Fudan University Development Institute
Extensive and intensive agriculture is being questioned in various parts of the world for its environmental and social costs. But in China, a series of food safety scandals have led the Chinese dairy industry to move towards large integrated farms run by a handful of mega-producers.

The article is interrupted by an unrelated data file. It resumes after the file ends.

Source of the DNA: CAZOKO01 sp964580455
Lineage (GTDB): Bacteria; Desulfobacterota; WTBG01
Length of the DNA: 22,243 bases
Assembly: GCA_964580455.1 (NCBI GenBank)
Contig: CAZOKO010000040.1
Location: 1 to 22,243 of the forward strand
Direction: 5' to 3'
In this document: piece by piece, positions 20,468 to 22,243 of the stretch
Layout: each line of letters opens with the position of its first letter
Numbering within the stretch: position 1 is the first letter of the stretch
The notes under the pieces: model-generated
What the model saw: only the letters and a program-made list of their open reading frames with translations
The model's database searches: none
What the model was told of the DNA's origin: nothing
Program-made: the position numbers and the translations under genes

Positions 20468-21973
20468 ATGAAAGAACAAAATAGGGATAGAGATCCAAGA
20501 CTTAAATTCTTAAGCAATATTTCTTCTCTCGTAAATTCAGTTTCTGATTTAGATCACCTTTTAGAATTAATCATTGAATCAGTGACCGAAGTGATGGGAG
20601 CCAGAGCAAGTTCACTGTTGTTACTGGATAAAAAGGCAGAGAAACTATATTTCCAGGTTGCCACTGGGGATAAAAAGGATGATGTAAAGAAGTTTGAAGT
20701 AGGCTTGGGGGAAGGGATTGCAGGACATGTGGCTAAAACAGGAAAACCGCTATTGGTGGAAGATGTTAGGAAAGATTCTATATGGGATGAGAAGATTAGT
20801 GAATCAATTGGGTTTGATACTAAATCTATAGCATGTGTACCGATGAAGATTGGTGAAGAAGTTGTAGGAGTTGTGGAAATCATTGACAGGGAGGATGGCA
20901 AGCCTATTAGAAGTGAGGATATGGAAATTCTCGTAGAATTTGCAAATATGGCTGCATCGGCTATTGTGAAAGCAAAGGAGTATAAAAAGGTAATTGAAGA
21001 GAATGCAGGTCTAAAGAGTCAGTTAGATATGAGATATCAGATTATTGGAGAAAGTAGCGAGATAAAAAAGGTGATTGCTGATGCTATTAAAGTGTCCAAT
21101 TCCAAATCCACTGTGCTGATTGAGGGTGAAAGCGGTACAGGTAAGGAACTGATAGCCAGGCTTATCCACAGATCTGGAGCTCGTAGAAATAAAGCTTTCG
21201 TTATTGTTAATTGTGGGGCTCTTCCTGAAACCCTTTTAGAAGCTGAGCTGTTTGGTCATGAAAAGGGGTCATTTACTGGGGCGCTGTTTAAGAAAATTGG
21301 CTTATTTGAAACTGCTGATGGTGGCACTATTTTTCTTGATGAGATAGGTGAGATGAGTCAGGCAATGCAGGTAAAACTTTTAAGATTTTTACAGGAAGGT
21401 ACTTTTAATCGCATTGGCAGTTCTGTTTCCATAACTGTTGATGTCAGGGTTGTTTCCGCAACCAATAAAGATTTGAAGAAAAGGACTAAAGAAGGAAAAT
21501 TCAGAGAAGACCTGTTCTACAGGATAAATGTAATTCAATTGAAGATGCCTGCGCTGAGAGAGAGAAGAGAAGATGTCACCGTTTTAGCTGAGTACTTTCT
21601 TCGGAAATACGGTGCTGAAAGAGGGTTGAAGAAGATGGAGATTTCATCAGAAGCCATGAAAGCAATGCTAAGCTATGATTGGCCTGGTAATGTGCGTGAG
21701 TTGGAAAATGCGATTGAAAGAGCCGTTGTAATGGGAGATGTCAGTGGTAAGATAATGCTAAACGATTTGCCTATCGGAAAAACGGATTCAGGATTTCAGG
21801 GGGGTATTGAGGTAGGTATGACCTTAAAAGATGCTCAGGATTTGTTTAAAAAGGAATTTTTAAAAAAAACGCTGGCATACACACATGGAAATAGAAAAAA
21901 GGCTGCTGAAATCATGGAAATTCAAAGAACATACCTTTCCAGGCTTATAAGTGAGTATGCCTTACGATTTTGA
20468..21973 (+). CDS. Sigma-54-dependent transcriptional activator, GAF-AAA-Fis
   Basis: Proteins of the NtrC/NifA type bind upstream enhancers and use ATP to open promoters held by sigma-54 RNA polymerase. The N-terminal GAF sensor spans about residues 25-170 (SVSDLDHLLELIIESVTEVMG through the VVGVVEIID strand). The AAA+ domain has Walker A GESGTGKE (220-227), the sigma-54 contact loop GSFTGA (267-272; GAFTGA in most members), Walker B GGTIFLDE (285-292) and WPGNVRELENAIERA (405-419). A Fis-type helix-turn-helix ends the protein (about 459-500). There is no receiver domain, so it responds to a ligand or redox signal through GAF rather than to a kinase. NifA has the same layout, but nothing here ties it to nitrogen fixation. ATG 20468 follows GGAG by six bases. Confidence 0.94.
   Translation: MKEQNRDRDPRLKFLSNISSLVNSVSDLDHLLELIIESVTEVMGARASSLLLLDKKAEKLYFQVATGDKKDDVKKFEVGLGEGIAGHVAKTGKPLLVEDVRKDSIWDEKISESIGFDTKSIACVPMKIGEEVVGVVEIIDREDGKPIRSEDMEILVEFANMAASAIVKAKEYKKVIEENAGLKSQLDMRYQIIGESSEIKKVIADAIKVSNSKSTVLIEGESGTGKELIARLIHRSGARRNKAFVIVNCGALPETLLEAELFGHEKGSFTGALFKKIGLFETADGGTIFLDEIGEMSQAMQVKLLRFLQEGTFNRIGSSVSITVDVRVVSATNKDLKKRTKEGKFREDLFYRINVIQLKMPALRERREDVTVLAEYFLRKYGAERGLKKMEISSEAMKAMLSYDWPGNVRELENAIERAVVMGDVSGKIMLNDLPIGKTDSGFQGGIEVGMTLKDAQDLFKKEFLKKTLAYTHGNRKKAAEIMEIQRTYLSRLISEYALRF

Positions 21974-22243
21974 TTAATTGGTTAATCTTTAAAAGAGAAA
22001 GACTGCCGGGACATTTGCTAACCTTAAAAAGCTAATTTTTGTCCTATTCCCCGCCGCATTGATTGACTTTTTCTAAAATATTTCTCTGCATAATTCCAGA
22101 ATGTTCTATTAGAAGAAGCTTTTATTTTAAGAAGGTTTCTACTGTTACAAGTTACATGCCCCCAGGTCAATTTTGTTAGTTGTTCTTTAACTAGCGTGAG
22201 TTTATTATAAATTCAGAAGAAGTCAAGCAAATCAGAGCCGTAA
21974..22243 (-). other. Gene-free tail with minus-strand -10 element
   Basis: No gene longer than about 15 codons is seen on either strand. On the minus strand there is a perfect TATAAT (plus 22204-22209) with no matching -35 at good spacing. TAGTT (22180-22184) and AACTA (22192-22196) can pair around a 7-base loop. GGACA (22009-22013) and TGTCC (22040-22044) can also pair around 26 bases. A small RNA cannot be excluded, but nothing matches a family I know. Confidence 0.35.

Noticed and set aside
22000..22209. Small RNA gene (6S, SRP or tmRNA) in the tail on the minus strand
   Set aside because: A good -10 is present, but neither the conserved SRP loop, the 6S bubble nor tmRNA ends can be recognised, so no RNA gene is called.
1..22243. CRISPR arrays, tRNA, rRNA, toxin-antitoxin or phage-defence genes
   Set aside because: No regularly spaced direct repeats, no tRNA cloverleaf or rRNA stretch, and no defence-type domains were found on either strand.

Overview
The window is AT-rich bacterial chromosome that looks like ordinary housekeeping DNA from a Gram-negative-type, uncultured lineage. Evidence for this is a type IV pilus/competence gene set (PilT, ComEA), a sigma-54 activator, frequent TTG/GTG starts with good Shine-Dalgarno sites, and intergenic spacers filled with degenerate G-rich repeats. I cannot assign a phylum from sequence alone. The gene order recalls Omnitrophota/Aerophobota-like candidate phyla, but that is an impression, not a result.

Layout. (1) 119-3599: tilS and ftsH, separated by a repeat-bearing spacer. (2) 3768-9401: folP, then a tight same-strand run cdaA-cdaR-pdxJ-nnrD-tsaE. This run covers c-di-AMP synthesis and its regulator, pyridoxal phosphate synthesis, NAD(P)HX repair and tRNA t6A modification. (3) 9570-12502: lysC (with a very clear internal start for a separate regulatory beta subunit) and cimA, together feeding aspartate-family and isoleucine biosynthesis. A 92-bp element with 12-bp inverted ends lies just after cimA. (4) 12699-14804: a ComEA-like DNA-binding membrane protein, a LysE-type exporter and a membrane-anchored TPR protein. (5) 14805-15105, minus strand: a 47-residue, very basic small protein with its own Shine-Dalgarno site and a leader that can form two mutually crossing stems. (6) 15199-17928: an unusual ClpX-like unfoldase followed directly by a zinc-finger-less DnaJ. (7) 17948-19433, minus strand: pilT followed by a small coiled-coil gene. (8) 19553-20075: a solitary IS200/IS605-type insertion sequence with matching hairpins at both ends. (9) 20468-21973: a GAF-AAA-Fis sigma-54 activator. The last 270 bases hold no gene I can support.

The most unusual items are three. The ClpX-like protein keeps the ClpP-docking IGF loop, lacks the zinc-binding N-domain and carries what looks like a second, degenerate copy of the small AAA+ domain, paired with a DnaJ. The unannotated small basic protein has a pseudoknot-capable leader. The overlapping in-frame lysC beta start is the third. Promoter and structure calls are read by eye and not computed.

China’s international agriculture investments represent more than a quest for food security. They are a bellwether of the economy and an indication of the competition and collaboration between state-owned and private enterprise, domestic and international actors, and even rival businesses. As protectionism and nationalism impinge more and more on global trade, Chinese direct investment in the food sector will become more agile and diversified, writes Thomas David DuBois, who conducted his research as a visiting fellow at the Fudan University Development Institute in Shanghai.